Can Eating Red Fruits and Vegetables Lead to Healthier Sperm?

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Can eating tomatoes improve sperm quality?

In a randomized placebo-controlled trial, British researchers tested the effect on sperm of lycopene, a red pigment found in tomatoes, watermelons, pink grapefruits and other red-tinted fruits and vegetables.

The scientists divided 56 men ages 19 to 30 into two groups. For 12 weeks, one group took a daily pill containing 14 milligrams of lactolycopene, a combination of whey protein and lycopene that makes the lycopene easier to absorb. The other group took a look-alike placebo. The men had blood and semen tests at the start and end of the study.

There was no difference between the groups in sperm motility, the percentage of moving sperm in the semen. But in the men who took lycopene, there was a significant increase in the concentration of fast progressive sperm — sperm that make forward progress in a straight line or in large circles — as well as in the proportion of sperm with proper size and shape. The study is in the European Journal of Nutrition.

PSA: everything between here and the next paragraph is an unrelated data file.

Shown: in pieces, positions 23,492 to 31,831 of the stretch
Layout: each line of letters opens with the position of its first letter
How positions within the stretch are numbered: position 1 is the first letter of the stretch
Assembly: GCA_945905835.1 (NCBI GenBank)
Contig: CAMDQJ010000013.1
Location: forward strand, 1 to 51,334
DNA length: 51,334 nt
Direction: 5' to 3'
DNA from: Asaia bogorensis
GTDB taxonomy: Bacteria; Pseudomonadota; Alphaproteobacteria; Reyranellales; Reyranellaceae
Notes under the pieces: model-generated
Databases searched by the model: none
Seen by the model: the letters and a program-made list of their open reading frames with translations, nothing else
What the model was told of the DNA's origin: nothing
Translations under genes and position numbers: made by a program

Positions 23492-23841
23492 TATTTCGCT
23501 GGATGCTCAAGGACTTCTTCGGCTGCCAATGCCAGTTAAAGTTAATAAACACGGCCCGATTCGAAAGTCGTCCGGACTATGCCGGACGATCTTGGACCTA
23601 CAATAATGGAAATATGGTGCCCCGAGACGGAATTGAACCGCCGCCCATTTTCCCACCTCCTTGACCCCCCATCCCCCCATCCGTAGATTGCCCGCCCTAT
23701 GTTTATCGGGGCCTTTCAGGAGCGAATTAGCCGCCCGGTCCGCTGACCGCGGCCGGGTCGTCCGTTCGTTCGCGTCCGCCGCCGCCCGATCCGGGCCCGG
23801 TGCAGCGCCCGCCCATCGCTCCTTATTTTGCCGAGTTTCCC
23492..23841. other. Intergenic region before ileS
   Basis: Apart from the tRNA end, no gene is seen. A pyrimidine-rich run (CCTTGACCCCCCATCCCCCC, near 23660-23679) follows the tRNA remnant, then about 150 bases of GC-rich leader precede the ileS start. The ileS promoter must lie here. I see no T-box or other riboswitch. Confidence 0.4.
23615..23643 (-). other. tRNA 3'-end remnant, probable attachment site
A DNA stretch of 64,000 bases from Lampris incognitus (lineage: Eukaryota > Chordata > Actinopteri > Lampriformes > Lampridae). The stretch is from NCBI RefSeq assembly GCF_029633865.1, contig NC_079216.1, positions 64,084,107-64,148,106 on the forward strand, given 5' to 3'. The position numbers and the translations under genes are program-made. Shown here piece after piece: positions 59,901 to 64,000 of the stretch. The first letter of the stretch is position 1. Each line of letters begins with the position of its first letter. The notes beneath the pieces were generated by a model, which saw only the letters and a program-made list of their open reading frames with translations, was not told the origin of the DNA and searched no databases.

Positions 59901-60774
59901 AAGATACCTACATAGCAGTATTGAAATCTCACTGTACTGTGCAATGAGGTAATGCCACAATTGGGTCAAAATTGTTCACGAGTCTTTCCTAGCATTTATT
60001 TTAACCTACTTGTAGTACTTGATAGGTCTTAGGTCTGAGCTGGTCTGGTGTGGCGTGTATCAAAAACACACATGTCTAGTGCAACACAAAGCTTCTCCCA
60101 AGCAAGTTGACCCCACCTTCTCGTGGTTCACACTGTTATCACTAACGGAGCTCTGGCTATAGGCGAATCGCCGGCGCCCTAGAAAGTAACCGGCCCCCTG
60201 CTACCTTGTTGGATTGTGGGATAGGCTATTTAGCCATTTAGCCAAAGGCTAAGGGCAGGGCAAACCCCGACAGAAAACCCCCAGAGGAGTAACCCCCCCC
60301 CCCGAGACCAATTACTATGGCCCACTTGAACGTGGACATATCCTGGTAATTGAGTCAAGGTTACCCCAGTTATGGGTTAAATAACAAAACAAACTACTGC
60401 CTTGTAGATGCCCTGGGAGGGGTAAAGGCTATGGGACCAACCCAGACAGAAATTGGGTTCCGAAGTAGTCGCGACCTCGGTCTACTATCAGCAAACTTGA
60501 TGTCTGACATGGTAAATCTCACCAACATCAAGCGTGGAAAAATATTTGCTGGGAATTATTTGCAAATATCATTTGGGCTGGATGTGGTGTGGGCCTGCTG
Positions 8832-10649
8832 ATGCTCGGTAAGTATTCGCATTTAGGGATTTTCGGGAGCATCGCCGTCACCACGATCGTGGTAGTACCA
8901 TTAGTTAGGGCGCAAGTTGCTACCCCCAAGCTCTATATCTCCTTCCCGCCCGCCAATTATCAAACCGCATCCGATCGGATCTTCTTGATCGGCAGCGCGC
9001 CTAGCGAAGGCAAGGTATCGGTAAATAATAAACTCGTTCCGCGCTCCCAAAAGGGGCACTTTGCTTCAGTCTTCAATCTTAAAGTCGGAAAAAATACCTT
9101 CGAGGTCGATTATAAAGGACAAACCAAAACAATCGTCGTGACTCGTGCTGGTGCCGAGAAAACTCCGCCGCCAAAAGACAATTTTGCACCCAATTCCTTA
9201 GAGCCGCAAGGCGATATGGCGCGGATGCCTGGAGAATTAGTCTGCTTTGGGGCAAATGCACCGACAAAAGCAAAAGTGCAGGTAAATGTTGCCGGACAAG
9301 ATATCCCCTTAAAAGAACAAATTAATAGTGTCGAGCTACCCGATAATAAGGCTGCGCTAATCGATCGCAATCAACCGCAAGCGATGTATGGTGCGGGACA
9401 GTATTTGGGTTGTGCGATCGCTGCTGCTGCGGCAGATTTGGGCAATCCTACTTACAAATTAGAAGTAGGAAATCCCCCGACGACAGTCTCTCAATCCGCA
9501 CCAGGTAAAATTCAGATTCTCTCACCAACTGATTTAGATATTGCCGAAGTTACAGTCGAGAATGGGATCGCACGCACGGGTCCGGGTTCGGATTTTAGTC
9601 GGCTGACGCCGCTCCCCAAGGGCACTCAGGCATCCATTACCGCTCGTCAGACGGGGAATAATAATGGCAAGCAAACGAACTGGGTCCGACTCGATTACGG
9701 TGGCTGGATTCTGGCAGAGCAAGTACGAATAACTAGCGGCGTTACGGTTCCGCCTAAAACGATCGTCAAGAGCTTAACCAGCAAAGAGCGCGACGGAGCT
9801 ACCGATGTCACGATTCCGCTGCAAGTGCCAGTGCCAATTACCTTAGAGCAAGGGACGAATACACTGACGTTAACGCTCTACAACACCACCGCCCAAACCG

“We’ve conducted a small study that has identified a compound found in vegetables and fruits that improves sperm quality,” said the lead author, Elizabeth A. Williams, a senior lecturer at the University of Sheffield. “But I would advise men to have a healthy diet in general. It’s likely that other nutrients are also beneficial.”